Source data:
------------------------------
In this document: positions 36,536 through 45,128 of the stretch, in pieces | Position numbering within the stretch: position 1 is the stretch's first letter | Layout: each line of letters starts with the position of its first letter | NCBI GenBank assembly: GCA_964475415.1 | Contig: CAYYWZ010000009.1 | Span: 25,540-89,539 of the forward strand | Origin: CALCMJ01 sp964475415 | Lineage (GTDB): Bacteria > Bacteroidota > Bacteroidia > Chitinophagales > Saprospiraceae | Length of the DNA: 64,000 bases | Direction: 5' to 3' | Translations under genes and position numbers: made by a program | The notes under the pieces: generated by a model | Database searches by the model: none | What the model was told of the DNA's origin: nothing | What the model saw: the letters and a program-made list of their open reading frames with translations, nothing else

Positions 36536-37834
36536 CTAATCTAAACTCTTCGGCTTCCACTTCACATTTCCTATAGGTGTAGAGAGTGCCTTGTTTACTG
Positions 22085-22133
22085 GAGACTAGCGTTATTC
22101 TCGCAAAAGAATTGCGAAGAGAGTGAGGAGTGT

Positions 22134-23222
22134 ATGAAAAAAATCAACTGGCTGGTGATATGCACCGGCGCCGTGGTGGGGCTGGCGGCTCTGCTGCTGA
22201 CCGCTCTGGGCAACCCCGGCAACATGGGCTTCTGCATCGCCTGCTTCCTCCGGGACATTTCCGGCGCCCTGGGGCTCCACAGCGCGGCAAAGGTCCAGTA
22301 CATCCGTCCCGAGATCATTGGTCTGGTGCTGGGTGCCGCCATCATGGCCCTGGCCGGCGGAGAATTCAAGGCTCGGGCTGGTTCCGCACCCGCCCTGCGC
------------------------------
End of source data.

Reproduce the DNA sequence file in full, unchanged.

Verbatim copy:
In this document: positions 36,536 through 45,128 of the stretch, in pieces | Position numbering within the stretch: position 1 is the stretch's first letter | Layout: each line of letters starts with the position of its first letter | NCBI GenBank assembly: GCA_964475415.1 | Contig: CAYYWZ010000009.1 | Span: 25,540-89,539 of the forward strand | Origin: CALCMJ01 sp964475415 | Lineage (GTDB): Bacteria > Bacteroidota > Bacteroidia > Chitinophagales > Saprospiraceae | Length of the DNA: 64,000 bases | Direction: 5' to 3' | Translations under genes and position numbers: made by a program | The notes under the pieces: generated by a model | Database searches by the model: none | What the model was told of the DNA's origin: nothing | What the model saw: the letters and a program-made list of their open reading frames with translations, nothing else

Positions 36536-37834
36536 CTAATCTAAACTCTTCGGCTTCCACTTCACATTTCCTATAGGTGTAGAGAGTGCCTTGTTTACTG
Positions 22085-22133
22085 GAGACTAGCGTTATTC
22101 TCGCAAAAGAATTGCGAAGAGAGTGAGGAGTGT

Positions 22134-23222
22134 ATGAAAAAAATCAACTGGCTGGTGATATGCACCGGCGCCGTGGTGGGGCTGGCGGCTCTGCTGCTGA
22201 CCGCTCTGGGCAACCCCGGCAACATGGGCTTCTGCATCGCCTGCTTCCTCCGGGACATTTCCGGCGCCCTGGGGCTCCACAGCGCGGCAAAGGTCCAGTA
22301 CATCCGTCCCGAGATCATTGGTCTGGTGCTGGGTGCCGCCATCATGGCCCTGGCCGGCGGAGAATTCAAGGCTCGGGCTGGTTCCGCACCCGCCCTGCGC